THINGS YOU SHOULD PROBABLY KNOW:
Keara Malko was Adeem's best girl. She was good friends with J'lanna Sarah Uhura Jo (I think that was her full name), who owned a bar on the station. Jo (a Betazed, if you're keeping score; you know how wild they are!) had recently had a kid at the time when I joined the game. Adeem wears a suped up Breen exosuit (suped up as in he added some cybernetics and controls for his ship and transporter). He is never without the suit, and rarely seen to remove his helmet (except in this story obviously! oh ho ho!) for security, safety, and privacy reasons. Some time between when I left the game and now, the Breen joined the Dominion in war against the Federation, so it's safe to assume that Adeem (who appears to be Breen) was not welcome in Federation space. He runs a small ship (barely room for him and his client), so it's understandable that a lady would be less than enthusiastic about living with him on it. But it's the only home he's ever known. And while he was a coyote by trade, his real mission was the search for personal warp travel. Like, without a ship. And oh ho ho isn't this getting all nerdy and whatnot and really it's just a few steps down from fanfic at this point. BAD FANFIC. Blame my mother for making me a Trekkie. I PROBABLY LEFT STUFF OUT BUT I GUESS NO ONE'S FORCING YOU TO READ IT AND YOU'RE PROBABLY NOT READING IT AT THIS POINT SO HEY HOW ABOUT THOSE METS.
If you were on DS3 and happen to find this, perhaps in some random google search, drop me a line. You can always post a comment, I don't mind!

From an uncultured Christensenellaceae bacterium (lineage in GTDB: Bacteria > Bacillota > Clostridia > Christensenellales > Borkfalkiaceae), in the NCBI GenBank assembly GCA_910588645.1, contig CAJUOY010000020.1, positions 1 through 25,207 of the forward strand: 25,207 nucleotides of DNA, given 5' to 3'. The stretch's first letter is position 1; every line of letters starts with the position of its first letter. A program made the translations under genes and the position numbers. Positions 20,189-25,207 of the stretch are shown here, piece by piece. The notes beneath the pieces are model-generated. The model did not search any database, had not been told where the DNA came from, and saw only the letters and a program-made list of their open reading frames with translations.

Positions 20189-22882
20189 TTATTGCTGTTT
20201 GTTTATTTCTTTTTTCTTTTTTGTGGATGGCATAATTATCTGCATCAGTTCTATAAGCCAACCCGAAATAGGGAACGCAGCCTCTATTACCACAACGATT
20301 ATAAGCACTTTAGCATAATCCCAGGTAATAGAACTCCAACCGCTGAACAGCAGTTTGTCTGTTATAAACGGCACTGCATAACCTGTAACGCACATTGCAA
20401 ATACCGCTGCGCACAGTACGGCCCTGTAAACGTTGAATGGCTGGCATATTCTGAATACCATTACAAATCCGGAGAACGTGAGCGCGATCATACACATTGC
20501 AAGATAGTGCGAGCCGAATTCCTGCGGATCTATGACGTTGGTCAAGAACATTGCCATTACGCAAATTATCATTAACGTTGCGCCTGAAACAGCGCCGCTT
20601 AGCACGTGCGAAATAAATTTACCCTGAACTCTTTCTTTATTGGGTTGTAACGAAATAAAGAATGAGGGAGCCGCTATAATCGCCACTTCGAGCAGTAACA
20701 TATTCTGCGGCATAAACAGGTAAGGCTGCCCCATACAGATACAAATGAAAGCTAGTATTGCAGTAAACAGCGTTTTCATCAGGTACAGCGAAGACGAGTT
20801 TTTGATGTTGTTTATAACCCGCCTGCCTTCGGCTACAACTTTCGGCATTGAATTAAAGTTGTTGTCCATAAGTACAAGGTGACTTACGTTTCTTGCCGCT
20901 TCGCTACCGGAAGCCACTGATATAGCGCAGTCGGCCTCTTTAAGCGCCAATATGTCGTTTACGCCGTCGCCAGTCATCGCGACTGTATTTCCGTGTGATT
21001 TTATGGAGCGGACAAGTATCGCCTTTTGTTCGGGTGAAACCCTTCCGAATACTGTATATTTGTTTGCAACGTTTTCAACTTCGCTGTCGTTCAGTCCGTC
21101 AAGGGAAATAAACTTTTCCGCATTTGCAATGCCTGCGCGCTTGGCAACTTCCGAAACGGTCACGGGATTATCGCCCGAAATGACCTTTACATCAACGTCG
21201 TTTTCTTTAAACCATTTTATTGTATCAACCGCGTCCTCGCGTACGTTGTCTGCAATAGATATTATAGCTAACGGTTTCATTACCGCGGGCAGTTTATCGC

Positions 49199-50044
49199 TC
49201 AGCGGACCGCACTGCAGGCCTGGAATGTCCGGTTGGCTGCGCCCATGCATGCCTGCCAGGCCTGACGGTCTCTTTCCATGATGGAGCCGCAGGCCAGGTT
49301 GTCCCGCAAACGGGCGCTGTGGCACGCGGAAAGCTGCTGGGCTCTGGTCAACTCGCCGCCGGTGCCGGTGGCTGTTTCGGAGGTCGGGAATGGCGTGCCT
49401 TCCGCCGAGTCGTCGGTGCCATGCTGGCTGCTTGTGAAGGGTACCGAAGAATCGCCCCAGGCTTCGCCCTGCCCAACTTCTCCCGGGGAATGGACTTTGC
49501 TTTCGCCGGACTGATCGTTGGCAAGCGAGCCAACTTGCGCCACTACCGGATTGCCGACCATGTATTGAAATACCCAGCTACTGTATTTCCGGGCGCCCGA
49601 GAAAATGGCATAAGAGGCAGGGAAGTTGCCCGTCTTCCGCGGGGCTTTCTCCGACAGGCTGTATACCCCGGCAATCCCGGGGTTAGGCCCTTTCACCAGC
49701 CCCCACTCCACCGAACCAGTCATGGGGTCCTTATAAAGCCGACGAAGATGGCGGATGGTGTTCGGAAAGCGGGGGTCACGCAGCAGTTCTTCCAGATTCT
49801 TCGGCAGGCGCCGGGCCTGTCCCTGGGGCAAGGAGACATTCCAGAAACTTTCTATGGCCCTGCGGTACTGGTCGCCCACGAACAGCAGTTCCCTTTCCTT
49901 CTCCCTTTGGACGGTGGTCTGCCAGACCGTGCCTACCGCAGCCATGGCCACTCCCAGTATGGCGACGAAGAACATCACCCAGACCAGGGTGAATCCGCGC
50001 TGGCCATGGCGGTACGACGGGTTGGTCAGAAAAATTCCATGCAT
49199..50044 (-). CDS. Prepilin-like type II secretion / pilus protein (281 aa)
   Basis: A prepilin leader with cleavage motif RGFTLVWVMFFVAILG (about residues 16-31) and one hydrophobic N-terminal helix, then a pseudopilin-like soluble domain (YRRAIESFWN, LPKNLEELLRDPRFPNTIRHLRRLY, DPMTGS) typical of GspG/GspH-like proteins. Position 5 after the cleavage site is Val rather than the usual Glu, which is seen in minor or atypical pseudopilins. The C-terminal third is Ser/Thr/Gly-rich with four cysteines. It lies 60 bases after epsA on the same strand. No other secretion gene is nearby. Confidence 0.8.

Nicodemus Jheter was much older than he ever thought he'd be. The life of a coyote has its risks. Sometimes he'd wondered if it weren't the quest that kept him alive, for its own ends. He'd been to the fourth spatial dimension at the request of the entity known only as the Time Being. One does not forget being the "Chosen One" to an entire race, even if one still does not believe it. Either way, Adeem was not unfamiliar with being the pawn of forces larger than himself.
His quest had taken him farther afield than most humans had ever seen, let alone been. He'd been to the worlds of the ancient Iconians, and spoken to the being known only as the Traveler. Oh, and that whole fourth dimension thing. And yet, here he was, back on the Federation outpost Deep Space Three. It hardly seemed like any time at all had passed since he first set foot on the station, a fresh-faced youth in command of his own ship and barely out of his teens. You can't step in the same river twice, though, and much had changed. This place had been Jo's Star Bar and Holosuite Emporium, but that was several owners ago. Jo was still around, but rumor had it that having a child had changed her outlook a bit. Probably figured a bar wasn't the best environment to raise a kid. Some time between now and when Jo'd left, the dabo tables had gone, too. Still, and perhaps from nostalgia more than sense, Adeem felt comfortable enough to leave the helmet of his stolen Breen exosuit sitting on the table between himself and his guest.
"I don't remember much about the actual passenger himself. My mother tried to keep me out of sight during missions, because she never knew just who she'd be transporting. But I'm sure his secret was what cost her her life. Moreso than the ship and the trade she left me, it was my inheritance. I owed it to her to see her through.
"The Iconians could travel anywhere in the galaxy, and perhaps beyond, through the use of their gateways. But as they'd developed around their gateway technology, they were stranded without access to one. There were rumors, though, that some had learned to travel like the Iconians, but without the need for gateways. In my travels, I came across classified Starfleet information regarding an individual known as the Traveler. He'd apparently taken their flagship Enterprise over a billion light-years in an instant. But he still needed a ship with a warp reactor, a device, to shape the power of his mind. I was able to learn quite a bit from him, though.